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The SARS-CoV-2 pandemic continues to affect lives around the globe. With no treatments currently available for COVID-19, vaccine and drug development are a priority. Many researchers are pursuing neutralizing antibodies to SARS-CoV-2 that would function to prevent the binding of the virus to its target cell receptors, leading to aggregation of virus particles and subsequent degradation of the virus through antibody-mediated immunomodulatory effects or complement activation.
Two recent articles published in Science have reported on the crystal structure of the receptor binding domain (RBD) of the SARS-CoV-2 spike protein 1,2.
In the first publication, Wrapp et al. found that the binding affinity of the SARS-CoV-2 RBD to ACE2 is 10–20 times greater than the binding affinity of the earlier identified coronavirus, SARS-CoV. However, when neutralizing antibodies for the SARS-CoV RBD (clones S230, m396 and 80R) were tested against the new SARS-CoV-2 RBD, they showed no interaction.
In the second Science publication, Yuan et al. identified the crystal structure of the SARS-CoV-2 RBD 2. In this study, they used a combination of biolayer interferometry (BLI)and ELISA to show that a different SARS-CoV neutralizing antibody, the CR3022 clone, binds to the SARS-CoV-2 RBD, though with reduced affinity compared with the SARS-CoV RBD (KD 115±3 nM and < 0.1 nM for the SARS-CoV-2 and SARS-CoV RBD respectively) 2. This interaction of the CR3022 antibody with the SARS-CoV-2 spike protein was confirmed in a further report that stated that the RBD domain of the SARS-CoV-2 spike protein shows a higher affinity for the CR3022 clone than for the host receptor human ACE2 (KD=6.3 nM for CR3022 vs 15.2 nM for ACE2) 3. Other SARS-CoV neutralizing antibodies tested in this study (m396 and CR3014) showed limited affinity for the RBD domain of SARS-CoV-2.
Both the SARS-CoV-2 spike protein crystal structure and BLI studies suggest that the epitope of the CR3022 SARS-CoV-2 spike protein antibody does not overlap with the RBD-ACE2 binding site 1-3.
The RBD of the homotrimeric SARS-CoV-2 spike protein switches between ‘up’ and ‘down’ conformations like a hinge. ACE2 can only interact with the RBD when it is in the ‘up’ conformation. Similarly, the CR3022 antibody can only bind to the SARS-CoV-2 RBD when it is present in the ‘up’ conformation and requires that at least two of the spike protein subunits are in this conformation and slightly rotated to overcome steric hindrance at the antibody epitope 2. This conformational change in the SARS-CoV-2 spike protein may be physiologically significant as the CR3022 antibody can neutralize SARS-CoV, but did not neutralize SARS-CoV-2 in vitro at the highest tested dose in this study (400 µg/mL).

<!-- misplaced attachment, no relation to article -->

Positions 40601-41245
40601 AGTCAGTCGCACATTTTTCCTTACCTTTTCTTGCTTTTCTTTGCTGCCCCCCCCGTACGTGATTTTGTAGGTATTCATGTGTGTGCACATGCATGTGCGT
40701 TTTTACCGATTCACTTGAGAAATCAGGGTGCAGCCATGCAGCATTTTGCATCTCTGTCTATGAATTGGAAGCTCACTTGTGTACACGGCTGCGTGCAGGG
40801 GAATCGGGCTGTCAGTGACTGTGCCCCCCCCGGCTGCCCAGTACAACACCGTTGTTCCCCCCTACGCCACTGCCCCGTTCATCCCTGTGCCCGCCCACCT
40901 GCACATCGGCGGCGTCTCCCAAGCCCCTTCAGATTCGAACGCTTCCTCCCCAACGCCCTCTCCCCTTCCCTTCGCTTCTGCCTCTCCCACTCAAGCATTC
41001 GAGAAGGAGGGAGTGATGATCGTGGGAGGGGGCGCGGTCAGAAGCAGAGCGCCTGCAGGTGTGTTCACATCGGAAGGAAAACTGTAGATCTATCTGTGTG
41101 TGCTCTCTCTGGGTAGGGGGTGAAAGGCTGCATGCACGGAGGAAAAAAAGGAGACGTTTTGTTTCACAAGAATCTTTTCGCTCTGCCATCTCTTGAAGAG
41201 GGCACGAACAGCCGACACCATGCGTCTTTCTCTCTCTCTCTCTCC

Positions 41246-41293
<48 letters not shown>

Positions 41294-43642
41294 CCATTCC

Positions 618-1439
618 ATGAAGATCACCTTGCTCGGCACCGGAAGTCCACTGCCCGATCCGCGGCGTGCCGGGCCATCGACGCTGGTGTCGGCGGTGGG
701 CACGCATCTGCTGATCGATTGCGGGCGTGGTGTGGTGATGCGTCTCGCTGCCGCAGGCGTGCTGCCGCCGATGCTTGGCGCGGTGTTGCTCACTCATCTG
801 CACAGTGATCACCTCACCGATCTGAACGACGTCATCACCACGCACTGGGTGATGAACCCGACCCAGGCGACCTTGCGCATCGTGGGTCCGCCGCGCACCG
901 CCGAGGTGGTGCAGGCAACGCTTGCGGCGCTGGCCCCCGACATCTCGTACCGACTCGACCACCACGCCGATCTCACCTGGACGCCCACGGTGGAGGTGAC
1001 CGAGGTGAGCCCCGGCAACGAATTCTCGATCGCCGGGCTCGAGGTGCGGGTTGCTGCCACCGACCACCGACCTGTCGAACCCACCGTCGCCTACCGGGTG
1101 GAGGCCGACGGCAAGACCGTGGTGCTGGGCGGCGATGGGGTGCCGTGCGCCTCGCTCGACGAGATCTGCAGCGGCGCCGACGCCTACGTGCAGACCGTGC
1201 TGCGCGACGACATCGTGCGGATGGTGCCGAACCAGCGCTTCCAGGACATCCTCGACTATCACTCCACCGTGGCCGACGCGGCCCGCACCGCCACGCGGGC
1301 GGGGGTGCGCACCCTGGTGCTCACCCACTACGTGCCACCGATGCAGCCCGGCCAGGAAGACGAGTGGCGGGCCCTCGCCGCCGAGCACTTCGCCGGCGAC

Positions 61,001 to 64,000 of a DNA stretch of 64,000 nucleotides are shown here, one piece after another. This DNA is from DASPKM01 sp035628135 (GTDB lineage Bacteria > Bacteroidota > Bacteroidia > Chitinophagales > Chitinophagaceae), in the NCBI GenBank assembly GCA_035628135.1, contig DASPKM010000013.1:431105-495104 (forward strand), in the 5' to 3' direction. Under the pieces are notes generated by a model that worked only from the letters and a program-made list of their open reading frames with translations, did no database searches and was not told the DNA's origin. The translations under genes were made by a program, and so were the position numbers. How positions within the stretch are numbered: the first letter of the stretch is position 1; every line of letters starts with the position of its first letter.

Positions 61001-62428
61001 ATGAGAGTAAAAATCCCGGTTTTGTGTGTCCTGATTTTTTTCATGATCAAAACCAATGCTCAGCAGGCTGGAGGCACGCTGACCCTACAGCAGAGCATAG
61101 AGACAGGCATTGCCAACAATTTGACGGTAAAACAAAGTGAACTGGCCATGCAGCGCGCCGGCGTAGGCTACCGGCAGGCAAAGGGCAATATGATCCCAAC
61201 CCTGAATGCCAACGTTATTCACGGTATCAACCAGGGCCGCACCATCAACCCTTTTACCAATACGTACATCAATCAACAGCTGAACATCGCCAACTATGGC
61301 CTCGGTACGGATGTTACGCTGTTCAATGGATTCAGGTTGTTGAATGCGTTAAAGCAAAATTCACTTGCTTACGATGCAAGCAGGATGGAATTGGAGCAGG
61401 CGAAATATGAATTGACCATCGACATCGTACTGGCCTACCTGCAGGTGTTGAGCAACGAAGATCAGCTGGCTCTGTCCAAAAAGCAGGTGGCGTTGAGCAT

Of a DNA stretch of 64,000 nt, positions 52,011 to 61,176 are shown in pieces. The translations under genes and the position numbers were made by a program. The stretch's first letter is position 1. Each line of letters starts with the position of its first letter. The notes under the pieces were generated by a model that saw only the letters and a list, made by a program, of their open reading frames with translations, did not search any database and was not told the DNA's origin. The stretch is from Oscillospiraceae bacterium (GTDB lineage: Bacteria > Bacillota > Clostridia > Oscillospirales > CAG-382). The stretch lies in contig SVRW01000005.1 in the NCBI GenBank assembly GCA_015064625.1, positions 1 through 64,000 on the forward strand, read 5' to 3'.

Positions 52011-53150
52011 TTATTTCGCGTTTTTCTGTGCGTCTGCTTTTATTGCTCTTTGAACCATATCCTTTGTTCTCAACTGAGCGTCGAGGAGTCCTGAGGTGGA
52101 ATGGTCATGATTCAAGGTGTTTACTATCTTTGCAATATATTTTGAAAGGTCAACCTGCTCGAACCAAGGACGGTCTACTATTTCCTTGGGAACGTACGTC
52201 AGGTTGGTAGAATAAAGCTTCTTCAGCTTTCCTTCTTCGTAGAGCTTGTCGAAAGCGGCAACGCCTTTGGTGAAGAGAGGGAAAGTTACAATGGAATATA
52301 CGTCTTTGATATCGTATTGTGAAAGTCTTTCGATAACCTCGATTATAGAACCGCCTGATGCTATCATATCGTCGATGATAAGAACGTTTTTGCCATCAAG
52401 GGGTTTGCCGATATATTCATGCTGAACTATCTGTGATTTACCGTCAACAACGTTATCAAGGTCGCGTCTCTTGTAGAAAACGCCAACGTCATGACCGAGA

Recent analysis of the RBD of the spike protein in SARS-CoV-2 identified it as immunodominant and unique among known human and animal coronaviruses 4. Consequently, antibodies to this domain are likely to be highly specific to SARS-CoV-2, and could offer the basis for new COVID-19 antibody tests, revealing if an individual has been exposed to the virus.
Neutralizing therapies could be given to those exposed to the virus, such as a health and social-care workers, to prevent infection, as well as to patients already infected by the virus, to help treat and prevent disease progression. Although the study from Wrapp et al. reported that the CR3022 antibody did not neutralize the SARS-CoV-2 virus in vitro 1, it cannot be ruled out that CR3022 may protect against SARS-CoV-2 in vivo. Previous studies have seen comparable results for influzena A virus in which the viral HA protein shows a similar change in 'up' and 'down' conformations as the SARS-CoV-2 spike protein 5-7. Antibodies targeting influenza A virus HA on the surface of the trimer show no neutralizing effect in vitro, but are able to protect individuals against the attack of influenza A virus in vivo 8. Similarly, antibodies that do not neutralize in vitro but have protective effects in vivo have been observed for the herpes simplex virus 9, cytomegalovirus 10, alphavirus 11, and dengue virus 12. Further verification of the neutralizing capacity of the CR3022 SARS-CoV-2 spike protein antibody in animal models is required to fully understand the potential of this antibody in COVID-19.
Some have reported on the therapeutic potential of the CR3022 antibody to function in combination with a second antibody for the SARS-CoV-2 RBD, CR3014, which targets a different epitope on the RBD and overlaps with ACE2 binding 3, 13. Earlier research showed that in combination these antibodies could effectively control the immune escape caused by SARS-CoV to increase the host's resistance to attack from a range of mutant viral strains 13, suggesting such effects may also be seen with SARS-CoV-2.
Despite its unique binding mechanism to the SARS-CoV-2 spike protein and lack of overlap with the ACE-RBD, the CR3022 antibody for the SARS-CoV-2 spike protein may still effectively neutralize SARS-CoV-2 in vivo, or could be used as part of a neutralizing antibody combination for the treatment of COVID-19.
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